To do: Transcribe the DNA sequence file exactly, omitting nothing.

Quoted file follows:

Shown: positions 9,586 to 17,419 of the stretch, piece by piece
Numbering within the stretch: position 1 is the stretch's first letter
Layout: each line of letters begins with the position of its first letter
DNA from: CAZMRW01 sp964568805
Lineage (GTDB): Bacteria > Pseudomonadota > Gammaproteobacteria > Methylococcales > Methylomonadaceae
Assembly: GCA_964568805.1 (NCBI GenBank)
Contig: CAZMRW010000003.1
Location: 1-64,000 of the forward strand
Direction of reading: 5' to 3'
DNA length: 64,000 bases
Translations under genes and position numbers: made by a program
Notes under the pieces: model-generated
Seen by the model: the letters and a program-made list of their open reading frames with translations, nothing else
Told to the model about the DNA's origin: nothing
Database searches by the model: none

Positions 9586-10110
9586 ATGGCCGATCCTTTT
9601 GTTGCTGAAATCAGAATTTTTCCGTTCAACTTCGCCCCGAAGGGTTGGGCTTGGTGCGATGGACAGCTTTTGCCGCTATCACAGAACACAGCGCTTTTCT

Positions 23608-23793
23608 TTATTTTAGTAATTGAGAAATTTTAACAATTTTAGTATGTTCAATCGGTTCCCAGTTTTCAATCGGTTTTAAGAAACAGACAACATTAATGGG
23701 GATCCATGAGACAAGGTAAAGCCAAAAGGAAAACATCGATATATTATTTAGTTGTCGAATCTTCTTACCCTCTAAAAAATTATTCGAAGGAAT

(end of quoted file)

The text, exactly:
Shown: positions 9,586 to 17,419 of the stretch, piece by piece
Numbering within the stretch: position 1 is the stretch's first letter
Layout: each line of letters begins with the position of its first letter
DNA from: CAZMRW01 sp964568805
Lineage (GTDB): Bacteria > Pseudomonadota > Gammaproteobacteria > Methylococcales > Methylomonadaceae
Assembly: GCA_964568805.1 (NCBI GenBank)
Contig: CAZMRW010000003.1
Location: 1-64,000 of the forward strand
Direction of reading: 5' to 3'
DNA length: 64,000 bases
Translations under genes and position numbers: made by a program
Notes under the pieces: model-generated
Seen by the model: the letters and a program-made list of their open reading frames with translations, nothing else
Told to the model about the DNA's origin: nothing
Database searches by the model: none

Positions 9586-10110
9586 ATGGCCGATCCTTTT
9601 GTTGCTGAAATCAGAATTTTTCCGTTCAACTTCGCCCCGAAGGGTTGGGCTTGGTGCGATGGACAGCTTTTGCCGCTATCACAGAACACAGCGCTTTTCT

Positions 23608-23793
23608 TTATTTTAGTAATTGAGAAATTTTAACAATTTTAGTATGTTCAATCGGTTCCCAGTTTTCAATCGGTTTTAAGAAACAGACAACATTAATGGG
23701 GATCCATGAGACAAGGTAAAGCCAAAAGGAAAACATCGATATATTATTTAGTTGTCGAATCTTCTTACCCTCTAAAAAATTATTCGAAGGAAT